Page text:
Fans of traditional fantasy might feel a little out of place reading his books, mostly because of their urban, modern settings. Never fear, though, elements of the extraordinary are here, they just don't manifest themselves in the obvious, "I am doing magic right now" forms.
I absolutely recommend his books for anyone looking to go on a breathtaking adventure without committing the mental effort required to keep up with the longer epics.
The First Four (and Best) of the Vampire Chronicles
Dark Fantasy: Anne Rice
The Vampire Chronicles, when they first came out in the 1970's, were a novel new genre that no one really knew how to define. Now, of course, vampire stories abound, (and usually aren't very good) but Anne Rice deserves credit for the contributions she has made to supernatural horror stories.
My favorites are the first four in the main vampire series, from Interview with a Vampire to The Tale of the Body Thief, and it is to those I have linked on the right. Rice's writing is fluid and dramatic, and she makes the main setting of New Orleans into a magical place. She emphasizes that her vampires were once humans, too, and struggle with morality and religion just as people do.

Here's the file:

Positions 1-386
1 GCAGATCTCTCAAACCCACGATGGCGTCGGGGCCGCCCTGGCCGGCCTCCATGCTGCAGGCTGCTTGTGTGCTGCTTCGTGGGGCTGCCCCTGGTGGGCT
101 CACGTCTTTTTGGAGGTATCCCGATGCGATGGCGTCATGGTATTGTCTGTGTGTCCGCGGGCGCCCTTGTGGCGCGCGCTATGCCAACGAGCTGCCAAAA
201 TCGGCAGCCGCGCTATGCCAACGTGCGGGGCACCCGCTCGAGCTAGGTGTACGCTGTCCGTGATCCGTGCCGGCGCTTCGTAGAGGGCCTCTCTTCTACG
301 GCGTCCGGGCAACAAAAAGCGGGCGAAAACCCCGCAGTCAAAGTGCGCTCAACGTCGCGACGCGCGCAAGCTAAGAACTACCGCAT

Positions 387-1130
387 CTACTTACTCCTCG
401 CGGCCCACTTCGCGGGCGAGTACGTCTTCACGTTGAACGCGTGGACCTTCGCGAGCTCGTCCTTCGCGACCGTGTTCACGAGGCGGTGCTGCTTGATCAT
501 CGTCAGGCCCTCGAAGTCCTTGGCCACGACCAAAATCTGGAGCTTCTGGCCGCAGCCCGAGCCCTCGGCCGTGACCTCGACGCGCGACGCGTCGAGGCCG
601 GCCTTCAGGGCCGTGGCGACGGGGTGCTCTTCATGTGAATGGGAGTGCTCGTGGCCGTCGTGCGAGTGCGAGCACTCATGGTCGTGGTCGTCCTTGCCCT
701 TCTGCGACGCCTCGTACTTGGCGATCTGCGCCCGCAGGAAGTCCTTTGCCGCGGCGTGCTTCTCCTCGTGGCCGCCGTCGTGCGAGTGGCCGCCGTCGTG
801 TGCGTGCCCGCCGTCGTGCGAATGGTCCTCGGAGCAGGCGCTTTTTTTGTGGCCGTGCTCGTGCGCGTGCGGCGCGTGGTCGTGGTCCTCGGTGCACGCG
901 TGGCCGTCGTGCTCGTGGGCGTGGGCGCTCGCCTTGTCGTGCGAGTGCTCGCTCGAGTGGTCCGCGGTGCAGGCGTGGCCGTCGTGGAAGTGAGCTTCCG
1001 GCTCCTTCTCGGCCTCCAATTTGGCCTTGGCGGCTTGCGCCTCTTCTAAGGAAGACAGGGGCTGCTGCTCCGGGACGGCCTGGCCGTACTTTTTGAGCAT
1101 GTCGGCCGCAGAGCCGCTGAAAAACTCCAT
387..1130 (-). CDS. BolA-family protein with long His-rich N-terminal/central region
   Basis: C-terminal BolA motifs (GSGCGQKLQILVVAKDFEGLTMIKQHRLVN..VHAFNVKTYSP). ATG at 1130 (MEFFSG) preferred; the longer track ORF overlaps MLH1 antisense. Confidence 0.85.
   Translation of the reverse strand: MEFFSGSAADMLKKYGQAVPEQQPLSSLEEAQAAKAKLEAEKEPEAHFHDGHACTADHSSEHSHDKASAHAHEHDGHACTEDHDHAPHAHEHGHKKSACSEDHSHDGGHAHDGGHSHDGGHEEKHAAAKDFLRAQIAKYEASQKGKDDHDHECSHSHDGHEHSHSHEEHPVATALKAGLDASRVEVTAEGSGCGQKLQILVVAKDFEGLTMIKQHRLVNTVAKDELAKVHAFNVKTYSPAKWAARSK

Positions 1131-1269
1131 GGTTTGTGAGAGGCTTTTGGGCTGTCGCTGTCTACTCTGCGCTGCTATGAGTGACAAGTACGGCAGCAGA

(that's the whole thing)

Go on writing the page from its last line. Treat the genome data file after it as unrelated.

Critics of the books note their occasional redundancy, as well as the declining quality of her later books. My advice is to read the books with the spirit she wrote them in: it was much more about her passion for her story than out of the conviction that she had a specific purpose or moral she wanted to get across in her books.
Sadly, don't expect any more vampire books in the future. Rice denounced her own books in 2004, and now only writes novels of early Christianity. Pick up the first four of her vampire stories in a half-price bookstore sometime, though. They are a piece of the past that set the mood for an entire sub-genre to follow.